CARSON CITY -- Gov. Jim Gibbons intends to bill the widow of missing multimillionaire adventurer Steve Fossett for the $687,000 state cost of conducting a search for his remains in the fall, a spokesman said Wednesday.
Gibbons press secretary Ben Kieckhefer said it was his understanding that the governor will bill Peggy Fossett for costs of the unsuccessful search, although details on how she will be billed have not been completed.
Billing someone for the costs of a search is unusual.
On Tuesday, before Kieckhefer revealed the governor's plans, state Emergency Management Director Frank Siracusa said state and local government search and rescue workers have a long-standing tradition of not charging when they hunt for missing persons, even for multimillionaires such as Steve Fossett.
"We do not charge the rich or the poor," Siracusa said. "There is no precedent where government will go after people for costs just because they have money to pay for it. You get lost, and we look for you. It is a service your taxpayer dollars pay for."
But Siracusa added that the final decision on whether Peggy Fossett would be billed rested with the governor.
Gibbons could have faced a lot of political flak if he did not bill the widow because he has been forced to cut state spending by $914 million in a deepening economic downturn.
The Nevada economy is not expected to return to normal growth patterns for three to five years.
State Budget Director Andrew Clinger has asked state agencies to look to cut their spending by another $400 million a year when the 2009 Legislature meets in February.
The state incurred a $687,000 expense, mainly Nevada National Guard helicopter costs, looking for Fossett.
Fossett flew away on Sept. 3 from Barron Hilton's Flying M Ranch, south of Yerington, in a small plane on what was supposed to be a short pleasure flight.
Hilton, the hotel magnate, later voluntarily sent the state a check $200,000 to cover some of the search costs.
A monthlong search by ground searchers, the National Guard and the Civil Air Patrol turned up no signs of Fossett or his plane.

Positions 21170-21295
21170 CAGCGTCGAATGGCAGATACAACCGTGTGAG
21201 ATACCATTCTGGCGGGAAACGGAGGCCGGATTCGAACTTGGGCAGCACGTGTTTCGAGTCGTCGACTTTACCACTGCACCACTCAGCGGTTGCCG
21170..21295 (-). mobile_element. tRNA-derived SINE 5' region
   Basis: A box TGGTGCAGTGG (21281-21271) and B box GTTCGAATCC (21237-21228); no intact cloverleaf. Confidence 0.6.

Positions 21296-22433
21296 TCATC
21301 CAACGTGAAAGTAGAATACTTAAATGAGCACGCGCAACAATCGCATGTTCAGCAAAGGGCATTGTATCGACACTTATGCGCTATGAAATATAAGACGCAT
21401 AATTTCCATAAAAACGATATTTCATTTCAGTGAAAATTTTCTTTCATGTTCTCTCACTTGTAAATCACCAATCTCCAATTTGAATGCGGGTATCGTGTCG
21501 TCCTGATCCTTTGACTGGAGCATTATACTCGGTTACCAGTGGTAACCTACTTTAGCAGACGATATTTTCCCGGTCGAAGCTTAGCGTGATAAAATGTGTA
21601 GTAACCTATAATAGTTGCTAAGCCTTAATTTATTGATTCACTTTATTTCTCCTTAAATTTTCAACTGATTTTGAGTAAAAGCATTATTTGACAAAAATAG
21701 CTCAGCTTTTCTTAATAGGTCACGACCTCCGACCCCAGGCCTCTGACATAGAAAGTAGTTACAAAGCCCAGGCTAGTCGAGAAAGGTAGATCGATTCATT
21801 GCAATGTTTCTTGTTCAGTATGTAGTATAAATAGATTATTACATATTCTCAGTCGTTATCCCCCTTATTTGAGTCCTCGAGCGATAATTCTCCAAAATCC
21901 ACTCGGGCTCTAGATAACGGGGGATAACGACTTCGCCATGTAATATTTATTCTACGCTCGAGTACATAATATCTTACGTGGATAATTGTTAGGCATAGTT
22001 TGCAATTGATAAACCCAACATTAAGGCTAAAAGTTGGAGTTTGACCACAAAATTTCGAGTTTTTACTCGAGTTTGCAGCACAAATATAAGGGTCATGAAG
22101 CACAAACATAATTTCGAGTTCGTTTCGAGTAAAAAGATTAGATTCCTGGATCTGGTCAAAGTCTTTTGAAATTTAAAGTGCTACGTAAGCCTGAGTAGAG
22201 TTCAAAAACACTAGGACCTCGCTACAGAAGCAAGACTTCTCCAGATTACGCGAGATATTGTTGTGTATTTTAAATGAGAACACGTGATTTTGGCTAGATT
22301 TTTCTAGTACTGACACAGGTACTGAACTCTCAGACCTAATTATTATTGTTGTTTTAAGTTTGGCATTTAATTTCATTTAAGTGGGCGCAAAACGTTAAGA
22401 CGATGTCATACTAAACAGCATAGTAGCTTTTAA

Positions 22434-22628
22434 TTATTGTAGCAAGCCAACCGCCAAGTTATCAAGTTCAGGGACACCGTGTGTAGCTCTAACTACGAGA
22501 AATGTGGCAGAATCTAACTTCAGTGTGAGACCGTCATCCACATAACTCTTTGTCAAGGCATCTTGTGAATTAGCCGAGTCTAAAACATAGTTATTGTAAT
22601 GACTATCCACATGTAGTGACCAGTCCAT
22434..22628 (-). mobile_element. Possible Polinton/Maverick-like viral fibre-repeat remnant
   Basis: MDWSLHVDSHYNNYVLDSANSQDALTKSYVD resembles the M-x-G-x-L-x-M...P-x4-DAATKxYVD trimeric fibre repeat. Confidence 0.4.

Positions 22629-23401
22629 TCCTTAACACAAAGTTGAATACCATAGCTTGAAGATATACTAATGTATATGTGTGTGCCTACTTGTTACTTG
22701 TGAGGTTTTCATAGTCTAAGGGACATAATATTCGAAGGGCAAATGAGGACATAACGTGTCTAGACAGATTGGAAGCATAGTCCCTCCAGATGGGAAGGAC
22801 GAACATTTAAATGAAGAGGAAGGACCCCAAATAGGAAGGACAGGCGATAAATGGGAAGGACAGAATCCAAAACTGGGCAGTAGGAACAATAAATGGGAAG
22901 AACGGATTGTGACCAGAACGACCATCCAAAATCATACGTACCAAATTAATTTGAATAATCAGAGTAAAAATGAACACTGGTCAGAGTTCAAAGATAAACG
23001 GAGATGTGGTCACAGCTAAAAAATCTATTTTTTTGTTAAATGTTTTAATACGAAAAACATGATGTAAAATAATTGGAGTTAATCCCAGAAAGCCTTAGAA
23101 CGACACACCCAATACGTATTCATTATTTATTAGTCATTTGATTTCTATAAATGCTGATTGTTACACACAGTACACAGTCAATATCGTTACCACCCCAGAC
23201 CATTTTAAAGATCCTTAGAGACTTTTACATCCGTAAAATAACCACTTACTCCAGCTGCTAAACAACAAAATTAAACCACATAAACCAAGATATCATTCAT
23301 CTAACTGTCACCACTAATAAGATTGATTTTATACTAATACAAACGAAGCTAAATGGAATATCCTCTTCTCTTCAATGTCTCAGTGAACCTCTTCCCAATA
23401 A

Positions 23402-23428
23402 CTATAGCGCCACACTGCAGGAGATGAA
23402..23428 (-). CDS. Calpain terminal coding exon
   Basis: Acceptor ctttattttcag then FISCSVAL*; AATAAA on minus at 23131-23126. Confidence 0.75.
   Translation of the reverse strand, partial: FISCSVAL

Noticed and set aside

Planes and helicopters flew repeatedly over a 20,000-square-mile area.
Fossett was declared legally dead Feb. 15 by an Illinois judge. In making that determination, Cook County Circuit Court Judge Jeffery Malak said Fossett left a "vast," eight-figure estate, meaning more than $10 million.
Siracusa announced at an April 10 Legislature's Interim Finance Committee hearing that he had hired an independent auditor to review costs incurred by the state in searching for Fossett.
Assembly Ways and Means Chairman Morse Arberry, D-Las Vegas, then asked Siracusa why the state did not bill the Fossett family for its search costs because Nevada has no money to spare.
Siracusa did not answer Arberry's question, but he said Tuesday any decision to bill Fossett's widow would be made by Gibbons.
In an interview, he said state and local rescue workers simply never would bill anyone for searches unless the person deliberately faked his disappearance.
"If Joe Public was lost, we would have sent out searchers," he said. "We would do the same thing for anybody. If you have a fire, we fight the fire. We don't charge."
Siracusa acknowledged some citizens have a hard time believing searchers would spend as much time or expense looking for a little-known person as for Fossett.
But he said that searchers do not charge when skiers run off course at Lake Tahoe resorts or when hikers are lost in the mountains west of Las Vegas.
In Fossett's case, the Lyon County Sheriff's Department checked Fossett's credit cards and bank records and found no evidence he had faked his disappearance.
Siracusa said he might have given the Interim Finance Committee the false impression that by hiring an auditor, he was challenging the $687,000 in charges incurred by the National Guard in the Fossett search.
He said he hopes the audit would show some of the Fossett search expenses can be classified as National Guard "training expenses" and billed to the federal government.
"We are doing an audit but not because we are critical of anybody or suspect something was done wrong," Siracusa said.
The Guard billed the state several thousands of dollars per hour for helicopter searches, with per diem and other expenses.
Contact Review-Journal Capital Bureau Chief Ed Vogel at firstname.lastname@example.org or 775-687-3901.